Dee Venuto, the media specialist who admits her role is to "select resources," actually does not. She admits she "just can't read" certain books, and that is in the sense of content, not in the sense of a large number of books, since in the same sentence she talks about "openly discussing" "urban lit." She has students read and report to her on books she just can't read including one involving "lengthy, vivid descriptions of a ménage a trois." She claims it is "discriminating" to keep such material from children. She would "love to buy everything the students want."
Dee Venuto and the American Library Association
Dee Venuto spoke publicly at an ALA annual meeting about how my SafeLibraries blog is changing her library profession. In doing so she remarked that I "seek to educate people and politicians about who controls the public library and that citizens should, not the ALA." [N4] However, as soon as she figured out something was afoot at her school, she sidestepped her own administration and went straight to the ALA. [N5] The ALA then contacted all 50 state library associations to encourage them to get involved. [N6]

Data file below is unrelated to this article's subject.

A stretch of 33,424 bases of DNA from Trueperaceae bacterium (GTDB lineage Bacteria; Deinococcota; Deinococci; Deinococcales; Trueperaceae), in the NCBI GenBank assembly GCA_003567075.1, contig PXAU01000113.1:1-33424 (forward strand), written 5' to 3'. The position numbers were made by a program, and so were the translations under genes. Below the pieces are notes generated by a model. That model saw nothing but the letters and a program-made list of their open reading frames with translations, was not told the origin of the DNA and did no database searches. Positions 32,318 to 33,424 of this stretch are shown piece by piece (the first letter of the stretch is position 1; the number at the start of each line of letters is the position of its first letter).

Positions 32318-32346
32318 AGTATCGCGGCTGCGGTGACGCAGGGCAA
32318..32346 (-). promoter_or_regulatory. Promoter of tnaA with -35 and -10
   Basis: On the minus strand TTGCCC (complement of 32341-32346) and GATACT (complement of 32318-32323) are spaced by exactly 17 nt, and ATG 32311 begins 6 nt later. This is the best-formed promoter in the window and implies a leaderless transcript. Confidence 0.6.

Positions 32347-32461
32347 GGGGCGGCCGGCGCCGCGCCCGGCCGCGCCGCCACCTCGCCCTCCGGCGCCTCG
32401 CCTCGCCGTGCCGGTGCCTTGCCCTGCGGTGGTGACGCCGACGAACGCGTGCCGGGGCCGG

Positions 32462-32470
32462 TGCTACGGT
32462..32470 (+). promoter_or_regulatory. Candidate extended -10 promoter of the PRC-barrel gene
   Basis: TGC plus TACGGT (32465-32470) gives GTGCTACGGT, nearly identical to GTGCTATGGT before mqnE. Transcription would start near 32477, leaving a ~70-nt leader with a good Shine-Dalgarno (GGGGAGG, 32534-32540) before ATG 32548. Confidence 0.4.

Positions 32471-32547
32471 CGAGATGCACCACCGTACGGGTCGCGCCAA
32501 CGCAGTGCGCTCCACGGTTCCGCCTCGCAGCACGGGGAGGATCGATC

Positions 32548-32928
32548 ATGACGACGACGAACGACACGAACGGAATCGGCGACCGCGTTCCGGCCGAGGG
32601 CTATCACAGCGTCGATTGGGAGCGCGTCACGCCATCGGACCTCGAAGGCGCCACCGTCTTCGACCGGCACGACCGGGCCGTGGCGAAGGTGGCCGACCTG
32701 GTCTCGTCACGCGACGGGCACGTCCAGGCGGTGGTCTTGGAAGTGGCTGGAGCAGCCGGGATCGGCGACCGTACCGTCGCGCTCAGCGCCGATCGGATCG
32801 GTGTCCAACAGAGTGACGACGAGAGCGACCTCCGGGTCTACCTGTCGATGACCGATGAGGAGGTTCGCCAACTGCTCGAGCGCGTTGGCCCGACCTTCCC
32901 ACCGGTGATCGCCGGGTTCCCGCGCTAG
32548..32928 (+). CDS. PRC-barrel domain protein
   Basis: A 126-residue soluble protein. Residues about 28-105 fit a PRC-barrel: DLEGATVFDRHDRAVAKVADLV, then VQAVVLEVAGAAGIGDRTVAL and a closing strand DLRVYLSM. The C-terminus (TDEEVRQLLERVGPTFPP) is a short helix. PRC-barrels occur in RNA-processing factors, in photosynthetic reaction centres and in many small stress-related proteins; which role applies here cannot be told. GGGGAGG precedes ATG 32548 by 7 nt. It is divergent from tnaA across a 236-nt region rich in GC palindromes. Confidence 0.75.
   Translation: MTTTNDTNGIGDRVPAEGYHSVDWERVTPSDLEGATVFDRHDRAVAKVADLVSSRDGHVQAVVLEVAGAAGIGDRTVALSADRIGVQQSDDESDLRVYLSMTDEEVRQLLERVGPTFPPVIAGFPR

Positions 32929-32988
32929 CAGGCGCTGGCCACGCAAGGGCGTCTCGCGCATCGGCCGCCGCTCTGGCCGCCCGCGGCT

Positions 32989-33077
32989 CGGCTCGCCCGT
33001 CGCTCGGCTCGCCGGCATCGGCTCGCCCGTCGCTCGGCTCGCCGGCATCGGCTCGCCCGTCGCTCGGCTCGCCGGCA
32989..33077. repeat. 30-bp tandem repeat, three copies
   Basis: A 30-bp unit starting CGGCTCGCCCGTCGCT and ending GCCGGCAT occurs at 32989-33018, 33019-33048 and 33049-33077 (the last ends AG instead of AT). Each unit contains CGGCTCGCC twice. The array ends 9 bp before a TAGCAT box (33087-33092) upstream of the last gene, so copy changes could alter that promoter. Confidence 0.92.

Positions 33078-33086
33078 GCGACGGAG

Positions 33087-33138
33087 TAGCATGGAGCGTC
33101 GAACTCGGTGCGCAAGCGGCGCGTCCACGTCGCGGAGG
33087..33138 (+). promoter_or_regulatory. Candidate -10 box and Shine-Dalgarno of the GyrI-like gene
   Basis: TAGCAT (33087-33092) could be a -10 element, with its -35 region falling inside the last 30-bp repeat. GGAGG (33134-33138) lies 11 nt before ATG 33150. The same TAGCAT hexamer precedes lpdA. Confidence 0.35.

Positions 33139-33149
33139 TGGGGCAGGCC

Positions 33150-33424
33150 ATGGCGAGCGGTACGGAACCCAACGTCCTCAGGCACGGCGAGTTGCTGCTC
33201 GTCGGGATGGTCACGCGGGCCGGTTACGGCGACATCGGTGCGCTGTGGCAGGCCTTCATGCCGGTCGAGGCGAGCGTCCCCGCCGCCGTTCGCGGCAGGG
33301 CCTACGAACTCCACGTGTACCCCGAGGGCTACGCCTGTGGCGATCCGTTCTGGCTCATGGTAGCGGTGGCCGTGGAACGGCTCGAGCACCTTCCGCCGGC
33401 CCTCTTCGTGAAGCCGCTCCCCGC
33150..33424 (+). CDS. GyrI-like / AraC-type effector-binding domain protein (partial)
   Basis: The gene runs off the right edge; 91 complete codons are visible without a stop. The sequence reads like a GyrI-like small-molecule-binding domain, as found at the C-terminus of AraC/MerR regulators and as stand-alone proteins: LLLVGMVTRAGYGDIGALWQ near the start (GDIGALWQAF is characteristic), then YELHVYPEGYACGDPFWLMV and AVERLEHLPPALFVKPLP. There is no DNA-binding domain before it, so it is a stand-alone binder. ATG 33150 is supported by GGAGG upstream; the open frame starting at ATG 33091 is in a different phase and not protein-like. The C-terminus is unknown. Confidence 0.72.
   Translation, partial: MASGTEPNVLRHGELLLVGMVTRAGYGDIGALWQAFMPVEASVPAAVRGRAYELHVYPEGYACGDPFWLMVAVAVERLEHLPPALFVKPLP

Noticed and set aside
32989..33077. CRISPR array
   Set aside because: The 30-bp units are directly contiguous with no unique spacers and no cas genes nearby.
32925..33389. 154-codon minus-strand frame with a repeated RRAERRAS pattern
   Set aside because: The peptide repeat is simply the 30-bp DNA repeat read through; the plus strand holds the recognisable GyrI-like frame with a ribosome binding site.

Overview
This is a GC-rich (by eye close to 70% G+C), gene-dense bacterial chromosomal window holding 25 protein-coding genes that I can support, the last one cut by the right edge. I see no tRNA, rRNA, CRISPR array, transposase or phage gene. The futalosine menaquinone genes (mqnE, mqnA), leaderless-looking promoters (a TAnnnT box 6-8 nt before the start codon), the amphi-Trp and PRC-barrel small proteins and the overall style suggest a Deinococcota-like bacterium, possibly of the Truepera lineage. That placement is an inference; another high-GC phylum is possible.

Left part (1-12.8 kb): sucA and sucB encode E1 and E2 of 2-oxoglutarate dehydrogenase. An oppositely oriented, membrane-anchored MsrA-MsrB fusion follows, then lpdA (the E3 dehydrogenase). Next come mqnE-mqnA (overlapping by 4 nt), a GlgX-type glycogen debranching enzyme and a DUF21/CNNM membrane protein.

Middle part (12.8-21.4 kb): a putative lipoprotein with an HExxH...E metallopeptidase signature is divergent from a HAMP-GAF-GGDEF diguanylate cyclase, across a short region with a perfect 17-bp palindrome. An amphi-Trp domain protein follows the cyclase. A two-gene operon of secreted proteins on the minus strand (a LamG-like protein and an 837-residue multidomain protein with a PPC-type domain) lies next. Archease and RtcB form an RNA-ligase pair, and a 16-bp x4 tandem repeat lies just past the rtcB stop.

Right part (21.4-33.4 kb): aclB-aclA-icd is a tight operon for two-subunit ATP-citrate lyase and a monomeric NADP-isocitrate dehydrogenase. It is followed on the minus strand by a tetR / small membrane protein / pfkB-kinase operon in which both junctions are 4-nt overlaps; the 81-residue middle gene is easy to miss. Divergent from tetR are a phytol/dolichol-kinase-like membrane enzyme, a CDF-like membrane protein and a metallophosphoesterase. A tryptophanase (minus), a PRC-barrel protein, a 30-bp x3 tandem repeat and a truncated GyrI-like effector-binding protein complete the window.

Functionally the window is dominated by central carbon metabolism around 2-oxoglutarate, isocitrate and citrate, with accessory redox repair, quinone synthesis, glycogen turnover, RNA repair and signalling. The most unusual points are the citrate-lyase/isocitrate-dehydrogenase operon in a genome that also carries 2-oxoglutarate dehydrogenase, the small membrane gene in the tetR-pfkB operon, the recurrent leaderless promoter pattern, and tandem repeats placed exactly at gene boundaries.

The ALA's Misleading Letter to RVRHS
|Angela Maycock, ALA OIF|
Equally misleading is this from the ALA letter: "This constitutional duty applies with particular force in the school library, which, unlike the classroom, has 'a special role...as a place where students may freely and voluntarily explore diverse topics.' Campbell v. St. Tammany Parish School Board, 64 F.3d 184, 190 (5th Cir. 1995)." The court did not rule that sexually inappropriate material is considered a "diverse topic" that a student should explore in a public school.
Most Misleading is the Failure to Disclose that Books May Be Removed Legally